Marijuana-focused ETFs do exist. However, these funds are not substantially safer than individual marijuana stocks. More so than in other industries, many marijuana-based enterprises lack operating experience. And, especially when it comes to companies cultivating marijuana directly, many are producing little if any revenue so far. Even bundling a variety of these stocks together does not guarantee the fund will include any outstanding performers capable of carrying the rest.

For a comparison, consider a fund that is composed entirely of small pharmaceutical or biotech companies. Some of them may be able to hit on a major breakthrough. But many – or even all of them – could fail, due to pressure from larger competitors, other external market forces or poor management. That’s no way to secure a good return. True diversification requires a broader view.

Beyond the company-specific risks involved, marijuana investments present particular risks as a class. For now, any company whose business extends to the United States runs the risk that the Justice Department could clamp down on enforcing existing federal policies. Even if companies can escape the risk of outright shutdown, operating a marijuana-based enterprise in the U.S. currently means the inability to access the banking system, making it difficult or impossible for such businesses to raise capital through borrowing.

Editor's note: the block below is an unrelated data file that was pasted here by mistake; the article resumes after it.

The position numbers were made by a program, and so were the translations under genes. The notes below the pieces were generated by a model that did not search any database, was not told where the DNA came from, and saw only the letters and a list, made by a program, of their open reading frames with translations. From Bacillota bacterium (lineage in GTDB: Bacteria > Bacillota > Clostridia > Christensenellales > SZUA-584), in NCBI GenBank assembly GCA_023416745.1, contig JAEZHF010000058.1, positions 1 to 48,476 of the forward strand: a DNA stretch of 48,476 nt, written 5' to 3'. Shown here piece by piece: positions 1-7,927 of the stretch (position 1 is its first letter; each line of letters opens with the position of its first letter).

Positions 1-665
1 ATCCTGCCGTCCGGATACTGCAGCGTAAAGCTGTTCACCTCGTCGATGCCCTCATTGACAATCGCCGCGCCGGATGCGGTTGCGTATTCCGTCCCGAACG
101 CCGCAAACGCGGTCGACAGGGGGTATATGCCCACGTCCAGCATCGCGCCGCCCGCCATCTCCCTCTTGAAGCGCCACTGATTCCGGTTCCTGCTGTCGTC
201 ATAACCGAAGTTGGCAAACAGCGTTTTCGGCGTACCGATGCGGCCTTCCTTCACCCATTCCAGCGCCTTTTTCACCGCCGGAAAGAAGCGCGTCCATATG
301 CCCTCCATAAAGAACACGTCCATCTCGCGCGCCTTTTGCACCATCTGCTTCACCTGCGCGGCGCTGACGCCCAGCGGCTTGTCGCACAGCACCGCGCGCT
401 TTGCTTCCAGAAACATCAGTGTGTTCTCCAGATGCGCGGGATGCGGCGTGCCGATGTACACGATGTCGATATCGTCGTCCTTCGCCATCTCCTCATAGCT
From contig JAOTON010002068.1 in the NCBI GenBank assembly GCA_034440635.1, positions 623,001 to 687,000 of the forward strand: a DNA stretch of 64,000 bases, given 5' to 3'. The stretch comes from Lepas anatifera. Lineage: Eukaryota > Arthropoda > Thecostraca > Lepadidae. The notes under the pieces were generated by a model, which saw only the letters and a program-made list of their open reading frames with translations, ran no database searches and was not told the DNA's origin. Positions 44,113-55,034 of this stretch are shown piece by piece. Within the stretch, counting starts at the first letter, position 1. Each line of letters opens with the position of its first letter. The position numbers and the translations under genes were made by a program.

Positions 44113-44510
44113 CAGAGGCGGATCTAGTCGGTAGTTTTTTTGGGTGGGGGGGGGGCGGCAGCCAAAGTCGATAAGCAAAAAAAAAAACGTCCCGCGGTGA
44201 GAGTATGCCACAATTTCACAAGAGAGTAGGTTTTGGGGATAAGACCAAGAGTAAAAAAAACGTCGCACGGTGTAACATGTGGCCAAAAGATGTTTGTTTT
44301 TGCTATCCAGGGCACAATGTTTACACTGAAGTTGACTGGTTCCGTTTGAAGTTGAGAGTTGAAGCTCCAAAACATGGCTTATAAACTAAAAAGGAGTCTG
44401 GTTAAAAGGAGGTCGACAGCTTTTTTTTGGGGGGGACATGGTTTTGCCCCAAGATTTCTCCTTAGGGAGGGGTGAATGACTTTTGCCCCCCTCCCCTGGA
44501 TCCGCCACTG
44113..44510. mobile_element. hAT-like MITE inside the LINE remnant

An additional reason for U.S. investors to be wary is the necessity of buying most marijuana stocks outside of major stock exchanges, such as the New York Stock Exchange. While the NYSE and Nasdaq now both list at least one purely cannabis-based stock, this is still rare. Some Canadian marijuana stocks trade on Canadian stock exchanges, and some American companies have even gone north in search of a more welcoming environment before going public. But American buyers must buy nearly all cannabis securities “over the counter,” which means the companies involved are not required to adhere to the same rules about reporting and disclosure that govern stocks on major exchanges. This represents another layer of risk.

Last year’s blanket legalization in Canada also may mean that supply could outstrip demand, at least in the short term, as Canadian growers expand their newly legal businesses. This could drive down prices. Other major economies, including Germany and the U.K., have legalized marijuana for medical use, which could contribute to growing availability and increased competition for companies focused on pharmaceutical uses. Marijuana is still a relatively new sector, and it will probably remain volatile for some time. Eventually, supply and demand will likely stabilize, but there is no guarantee a particular company will survive the industry’s growing pains. The young industry also has attracted some outright scams, and the Securities and Exchange Commission has warned investors to be on their guard.

If marijuana becomes legal in the United States and if the global market continues to grow more mainstream, marijuana stocks may one day have a place in a well-diversified portfolio. But those are two major conditions that have not yet fallen into place. For now, wise investors would do well to steer clear.

Vice President and Chief Investment Officer Paul Jacobs, of our Atlanta office, contributed several chapters to our firm’s book, Looking Ahead: Life, Family, Wealth and Business After 55, including Chapter 12, “Retirement Plans;” Chapter 15, “Investment Approaches and Philosophy;” and Chapter 19, “A Second Act: Starting a New Venture.”